http://www.alaskapik.com/
Bikewer
Registered User
Join date: Jan 2010
65 IQ
#8
This is why I'm a flatpicker as well...

Seriously, the other guy's advice is solid. You don't need to "grow out" your right-hand nails. Mine are hardly longer than the left....
They must be shaped and beveled properly, and kept up on an almost-daily basis with very fine-cutting diamond files or very (very!) fine sandpaper on a small block.
This is the way classical players maintain their nails, and it works for steel-string guitars as well.

What I've done recently is to go to a semi-hollow guitar set up with flatwound strings. I'm playing primarily fingerstyle jazz currently, and this setup is very easy on the nails as almost no effort is required when playing.
mpatton
Registered User
Join date: Jun 2010
300 IQ
#9
Are you playing nylon strings or steel? Steel strings will wear out your nails faster, but it's still doable.

Nails do not need to be long at all- they should barely be longer than your fingertip. Scott Tennant's book "Pumping Nylon" has a detailed section about nail shape.

Look into strings by mail for a nail care kit. I have one that has a glass file and a bunch of different grits of micro-mesh. It's basically sandpaper. File to shape, then start with the coarse grit and work your way up to the fine. It takes less than 5 minutes once you get used to it. By keeping your nails smooth, it's less likely they'll catch on anything. You can also buff out chips rather than having to peel it off.
msarro
Registered User
Join date: Nov 2007
192 IQ
#10
I am playing nylon.
My issue is I am an engineer, so I am very often working with my hands. I've always kept my nails extremely short. I'm willing to let my playing hand grow out slightly longer, and it hasn't been too much of a problem. However, I still occasionally get nails caught on things, or they get split.

I just started using a nail hardener, so hopefully that helps some to prevent it from happening again in the future. I just needed to know what stop-gaps people use when they do eventually chip or break (even shorter nails can do that). I'm not trying to grow talons, just nails long enough to play (2mm or so beyond the fingertip is what my teacher recommended). But given my line of work, there will be chips and breaks no matter how good the nail care because I do work with my hands a lot.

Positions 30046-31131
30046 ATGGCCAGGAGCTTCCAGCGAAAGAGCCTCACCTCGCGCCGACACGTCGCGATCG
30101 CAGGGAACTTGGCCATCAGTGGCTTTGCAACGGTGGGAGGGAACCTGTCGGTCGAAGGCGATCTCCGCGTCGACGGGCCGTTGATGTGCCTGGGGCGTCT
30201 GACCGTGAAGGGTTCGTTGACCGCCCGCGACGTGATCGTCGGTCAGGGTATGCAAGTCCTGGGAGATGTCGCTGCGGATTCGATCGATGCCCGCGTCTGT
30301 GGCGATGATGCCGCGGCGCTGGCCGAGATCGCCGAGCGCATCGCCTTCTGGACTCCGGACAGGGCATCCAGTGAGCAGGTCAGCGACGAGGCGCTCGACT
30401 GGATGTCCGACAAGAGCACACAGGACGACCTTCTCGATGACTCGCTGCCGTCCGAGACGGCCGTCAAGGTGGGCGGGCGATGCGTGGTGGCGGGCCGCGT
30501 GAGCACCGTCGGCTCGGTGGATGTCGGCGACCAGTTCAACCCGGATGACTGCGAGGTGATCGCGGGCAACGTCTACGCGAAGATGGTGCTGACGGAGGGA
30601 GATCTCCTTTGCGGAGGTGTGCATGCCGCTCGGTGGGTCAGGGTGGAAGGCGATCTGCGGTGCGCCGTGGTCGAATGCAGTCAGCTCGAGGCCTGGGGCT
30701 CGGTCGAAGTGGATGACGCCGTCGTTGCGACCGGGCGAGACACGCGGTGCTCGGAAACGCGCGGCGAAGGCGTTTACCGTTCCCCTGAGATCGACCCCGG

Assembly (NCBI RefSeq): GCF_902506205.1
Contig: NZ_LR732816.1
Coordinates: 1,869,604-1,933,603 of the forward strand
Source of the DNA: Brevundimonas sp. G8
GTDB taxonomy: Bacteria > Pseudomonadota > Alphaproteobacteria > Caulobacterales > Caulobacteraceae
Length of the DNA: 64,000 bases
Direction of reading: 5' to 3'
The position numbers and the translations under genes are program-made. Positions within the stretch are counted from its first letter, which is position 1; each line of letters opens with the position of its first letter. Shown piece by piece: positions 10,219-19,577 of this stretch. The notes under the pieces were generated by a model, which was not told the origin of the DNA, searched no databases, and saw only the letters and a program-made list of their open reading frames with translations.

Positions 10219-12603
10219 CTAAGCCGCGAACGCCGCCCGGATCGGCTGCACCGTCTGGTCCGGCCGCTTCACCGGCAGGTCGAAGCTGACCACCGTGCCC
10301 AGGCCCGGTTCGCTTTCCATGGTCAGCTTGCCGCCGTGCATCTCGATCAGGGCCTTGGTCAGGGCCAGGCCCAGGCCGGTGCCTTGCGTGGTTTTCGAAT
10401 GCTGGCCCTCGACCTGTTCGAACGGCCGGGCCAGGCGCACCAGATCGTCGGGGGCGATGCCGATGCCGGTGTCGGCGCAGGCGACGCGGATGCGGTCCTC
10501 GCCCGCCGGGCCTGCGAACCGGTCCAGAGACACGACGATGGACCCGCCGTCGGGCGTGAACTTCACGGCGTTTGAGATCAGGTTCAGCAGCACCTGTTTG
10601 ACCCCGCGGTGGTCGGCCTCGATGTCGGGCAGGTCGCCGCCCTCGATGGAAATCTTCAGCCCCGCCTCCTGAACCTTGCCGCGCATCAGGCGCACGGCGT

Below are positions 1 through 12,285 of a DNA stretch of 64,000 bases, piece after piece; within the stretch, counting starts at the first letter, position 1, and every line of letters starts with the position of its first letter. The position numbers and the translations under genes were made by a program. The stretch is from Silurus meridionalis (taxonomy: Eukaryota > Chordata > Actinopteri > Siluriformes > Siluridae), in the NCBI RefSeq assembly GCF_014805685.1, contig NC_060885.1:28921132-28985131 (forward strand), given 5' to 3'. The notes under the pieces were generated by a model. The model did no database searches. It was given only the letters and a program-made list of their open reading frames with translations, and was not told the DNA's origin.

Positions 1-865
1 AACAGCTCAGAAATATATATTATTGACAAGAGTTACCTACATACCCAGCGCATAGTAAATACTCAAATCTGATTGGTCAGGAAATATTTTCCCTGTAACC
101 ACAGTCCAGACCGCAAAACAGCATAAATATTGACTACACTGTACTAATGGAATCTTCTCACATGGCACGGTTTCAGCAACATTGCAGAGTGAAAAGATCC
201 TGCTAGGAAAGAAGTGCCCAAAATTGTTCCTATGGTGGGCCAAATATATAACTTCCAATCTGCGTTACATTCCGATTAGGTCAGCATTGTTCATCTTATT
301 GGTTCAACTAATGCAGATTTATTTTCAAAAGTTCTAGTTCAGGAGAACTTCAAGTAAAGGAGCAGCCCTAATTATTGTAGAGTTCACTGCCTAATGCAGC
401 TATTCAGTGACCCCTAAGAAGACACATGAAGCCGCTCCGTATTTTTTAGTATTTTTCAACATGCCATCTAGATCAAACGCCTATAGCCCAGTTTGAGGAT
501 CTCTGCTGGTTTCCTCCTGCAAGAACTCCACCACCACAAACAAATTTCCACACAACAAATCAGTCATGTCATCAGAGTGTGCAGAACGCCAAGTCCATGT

Over the weekend I picked up a few fingerpicks and a thumb pick, and thus far they seem to be working great.
mpatton
Registered User
Join date: Jun 2010
300 IQ
#11
I've never tried this myself, but I've heard of players who use fake nails for playing. That way, if you chip one it's easy to replace.

Also I have a friend who cut up a ping pong ball and glued that to his nail in an emergency once. He broke it right before a concert. Apparently it works...
Classy Lady
Registered User
Join date: Aug 2014
10 IQ
#12
The issue of fingernails is certainly valid. I am a Classical guitar player. This summer two of my nails (right hand) became very dry. That meant that the nails easily cracked. So I ordered a set of Ricco nails and modified two to fit the affected nails. I re- use them every day. The thickness of the Ricco nail is similar to a human nail and therefore sounds good. The nails come with a patch of adhesive, which is easily removed to remove the nail. Because fingernails grow out slowly, I will be using the Ricco nails for several months. The Ricco nails can be filed and shaped according to your playing preference.
Ann

_______________
Handmade classical guitar
Luthier Richard Young
Still Rivers Guitar, Eastford CT
Dreadnought
Oceanic Mountainman
Join date: Sep 2002
5,069 IQ
#13
When I broke a thumbnail before a recital, I put a fake nail on and shaped it properly. It was actually very strong and had better thickness than my own nail.
But we little know until tried how much of the uncontrollable there is in us, urging across glaciers and torrents, and up dangerous heights, let the judgment forbid as it may.